Should you raise money to let you serve your neighbors for free, or charge a small fee to get some sort of buy-in and possibly make yourself more sustainable? Should you partner with a local (potentially corrupt) government, or should you try to do your own thing? Should you try to help people directly or to change systems?
The only honest answer to any of these questions is “it depends.” Each possibility has its plusses and its minuses, and it’s not too hard to come up with real-life situations where any particular side would be better
My worry is that when we set questions like this up as “debates” with people on “each side” we’re missing the question that actually matters, which is when and in what sort of situation each might be better — for example, charging clients small service-supporting fees seem to be more effective (for a variety of reasons) in the American context than when serving the global poor, and nice tight “fees are good” or “fees are bad” slogans elide this sort of distinction.
And that’s too bad, because the slogans we started the post with really can be useful! If you need to decide between two options, you need to know the pros and cons of each, and thinking about markets and paternalism and fish is helpful to make sure you’ve captured all the information.
But the last step — actually seeing what each of these looks like in your context and weighing them against each other — is a whole lot of work, and too often I’ve seen (and been guilty of ) the slogans used as easy answers to avoid really struggling with the difficult questions.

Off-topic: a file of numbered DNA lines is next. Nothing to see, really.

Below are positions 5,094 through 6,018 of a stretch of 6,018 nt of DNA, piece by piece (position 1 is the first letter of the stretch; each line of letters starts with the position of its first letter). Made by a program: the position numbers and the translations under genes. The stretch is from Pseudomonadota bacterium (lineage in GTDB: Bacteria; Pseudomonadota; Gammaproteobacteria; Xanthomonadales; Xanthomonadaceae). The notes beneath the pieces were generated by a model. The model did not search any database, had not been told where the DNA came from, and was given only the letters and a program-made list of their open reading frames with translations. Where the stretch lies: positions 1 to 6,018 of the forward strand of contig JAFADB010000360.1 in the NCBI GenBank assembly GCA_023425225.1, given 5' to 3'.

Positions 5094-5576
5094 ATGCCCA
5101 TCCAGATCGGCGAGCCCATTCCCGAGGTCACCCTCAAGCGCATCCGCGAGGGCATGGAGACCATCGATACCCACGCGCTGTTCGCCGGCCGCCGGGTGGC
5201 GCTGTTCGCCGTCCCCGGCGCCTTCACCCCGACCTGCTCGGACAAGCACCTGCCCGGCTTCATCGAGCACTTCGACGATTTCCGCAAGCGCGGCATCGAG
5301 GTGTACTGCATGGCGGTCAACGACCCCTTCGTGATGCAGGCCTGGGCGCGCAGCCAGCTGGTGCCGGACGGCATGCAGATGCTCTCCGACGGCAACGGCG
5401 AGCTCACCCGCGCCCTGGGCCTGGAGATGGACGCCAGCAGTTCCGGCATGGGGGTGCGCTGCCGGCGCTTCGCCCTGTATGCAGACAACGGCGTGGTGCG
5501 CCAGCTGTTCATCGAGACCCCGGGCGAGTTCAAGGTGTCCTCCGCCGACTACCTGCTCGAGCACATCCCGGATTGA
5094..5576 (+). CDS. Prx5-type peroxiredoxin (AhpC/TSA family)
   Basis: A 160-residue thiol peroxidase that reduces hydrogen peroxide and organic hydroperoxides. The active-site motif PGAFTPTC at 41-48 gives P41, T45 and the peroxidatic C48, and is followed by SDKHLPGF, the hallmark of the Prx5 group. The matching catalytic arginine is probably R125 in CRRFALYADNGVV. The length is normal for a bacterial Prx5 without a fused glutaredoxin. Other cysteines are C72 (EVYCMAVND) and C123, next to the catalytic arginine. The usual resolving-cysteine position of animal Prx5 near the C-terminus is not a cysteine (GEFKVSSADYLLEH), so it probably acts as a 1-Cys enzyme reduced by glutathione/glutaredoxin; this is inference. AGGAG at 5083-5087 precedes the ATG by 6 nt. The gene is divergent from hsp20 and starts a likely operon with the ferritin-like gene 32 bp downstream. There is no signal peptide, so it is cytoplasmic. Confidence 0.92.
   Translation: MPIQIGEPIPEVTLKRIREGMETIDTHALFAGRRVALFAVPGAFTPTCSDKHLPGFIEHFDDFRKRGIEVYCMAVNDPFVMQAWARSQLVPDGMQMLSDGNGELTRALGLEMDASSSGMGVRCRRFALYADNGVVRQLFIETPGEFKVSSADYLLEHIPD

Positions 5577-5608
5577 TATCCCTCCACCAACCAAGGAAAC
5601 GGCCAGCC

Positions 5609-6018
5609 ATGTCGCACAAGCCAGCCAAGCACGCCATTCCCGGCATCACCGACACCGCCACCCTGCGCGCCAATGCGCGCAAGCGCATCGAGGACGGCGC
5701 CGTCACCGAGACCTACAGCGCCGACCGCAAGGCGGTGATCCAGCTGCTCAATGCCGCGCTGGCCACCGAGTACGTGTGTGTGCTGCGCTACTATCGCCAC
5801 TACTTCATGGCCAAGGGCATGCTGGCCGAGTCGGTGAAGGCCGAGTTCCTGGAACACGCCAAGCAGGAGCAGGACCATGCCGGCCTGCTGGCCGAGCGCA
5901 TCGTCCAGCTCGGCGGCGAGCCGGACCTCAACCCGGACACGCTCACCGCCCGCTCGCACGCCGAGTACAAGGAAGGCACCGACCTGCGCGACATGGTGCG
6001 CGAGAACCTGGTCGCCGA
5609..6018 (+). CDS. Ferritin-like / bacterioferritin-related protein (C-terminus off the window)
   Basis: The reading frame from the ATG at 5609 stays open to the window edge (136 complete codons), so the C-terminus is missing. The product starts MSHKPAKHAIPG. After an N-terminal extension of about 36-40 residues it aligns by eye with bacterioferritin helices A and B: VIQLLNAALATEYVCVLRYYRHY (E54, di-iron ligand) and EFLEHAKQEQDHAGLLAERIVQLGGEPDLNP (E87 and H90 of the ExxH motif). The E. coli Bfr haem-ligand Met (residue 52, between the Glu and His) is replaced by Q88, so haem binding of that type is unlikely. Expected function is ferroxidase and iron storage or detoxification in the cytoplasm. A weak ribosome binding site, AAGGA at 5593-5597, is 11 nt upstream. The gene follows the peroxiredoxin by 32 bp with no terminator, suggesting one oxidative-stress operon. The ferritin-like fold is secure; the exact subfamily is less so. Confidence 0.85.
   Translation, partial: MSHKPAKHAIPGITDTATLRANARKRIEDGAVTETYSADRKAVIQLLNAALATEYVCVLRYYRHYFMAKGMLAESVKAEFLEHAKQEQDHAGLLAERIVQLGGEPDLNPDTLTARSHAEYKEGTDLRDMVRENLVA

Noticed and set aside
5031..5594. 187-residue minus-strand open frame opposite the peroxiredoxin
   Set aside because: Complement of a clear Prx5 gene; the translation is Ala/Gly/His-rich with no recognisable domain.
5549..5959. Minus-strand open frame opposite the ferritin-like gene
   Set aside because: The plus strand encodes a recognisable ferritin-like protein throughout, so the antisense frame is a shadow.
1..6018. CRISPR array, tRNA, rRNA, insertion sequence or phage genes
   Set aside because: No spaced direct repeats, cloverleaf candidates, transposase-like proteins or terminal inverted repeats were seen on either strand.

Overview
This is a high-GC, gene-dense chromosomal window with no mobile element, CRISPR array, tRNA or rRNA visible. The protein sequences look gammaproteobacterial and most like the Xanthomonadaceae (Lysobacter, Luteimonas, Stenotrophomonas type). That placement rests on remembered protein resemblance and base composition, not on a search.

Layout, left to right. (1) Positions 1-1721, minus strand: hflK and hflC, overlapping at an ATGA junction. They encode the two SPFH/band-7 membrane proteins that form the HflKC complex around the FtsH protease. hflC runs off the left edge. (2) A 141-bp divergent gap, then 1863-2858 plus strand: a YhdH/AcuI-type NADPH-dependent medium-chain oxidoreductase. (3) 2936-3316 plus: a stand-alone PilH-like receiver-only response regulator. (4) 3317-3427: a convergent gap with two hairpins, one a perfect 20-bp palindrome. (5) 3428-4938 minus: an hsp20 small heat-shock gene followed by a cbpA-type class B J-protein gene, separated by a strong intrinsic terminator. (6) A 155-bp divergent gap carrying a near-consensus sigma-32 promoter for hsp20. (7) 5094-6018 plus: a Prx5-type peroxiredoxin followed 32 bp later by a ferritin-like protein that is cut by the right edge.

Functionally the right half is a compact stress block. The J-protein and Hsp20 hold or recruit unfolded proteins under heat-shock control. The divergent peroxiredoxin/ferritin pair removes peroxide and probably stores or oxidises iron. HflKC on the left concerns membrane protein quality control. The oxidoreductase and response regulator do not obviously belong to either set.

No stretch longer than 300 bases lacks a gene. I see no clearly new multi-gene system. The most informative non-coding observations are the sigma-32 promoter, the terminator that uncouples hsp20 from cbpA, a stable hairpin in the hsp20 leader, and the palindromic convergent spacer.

Free markets, for example, aren’t universally good or universally bad. Learning the benefits and drawbacks of them through economic theory (e.g. the Coase theorem or recent work on monopsony) can tell you what to look for, but at some point you have to actually do the work of understanding your context: do buyers and sellers generally have full information? Do people have the time and mental energy to properly negotiate? Is the state stable and powerful enough to properly enforce contracts? Are your clients in any way being coerced? You cannot fully answer these questions by learning more theories or gaining more “expertise” — you have to, at some level, actually go out and check.
Similarly, the line about fishing doesn’t apply universally, but it contains useful questions to ask yourself: what happens to the people you’re serving when you stop? Does your service help them to take control over their own lives, or does it make them depend on you in a way that gives you power over them? Are you letting them take an active part in their community, or are you drawing sharp lines between “those who serve” and “those who are served?” Again, you can’t answer these questions without actually talking to the people you’re working with and understanding the way they’re experiencing your actions (or, even better, giving away some of your decision-making power.)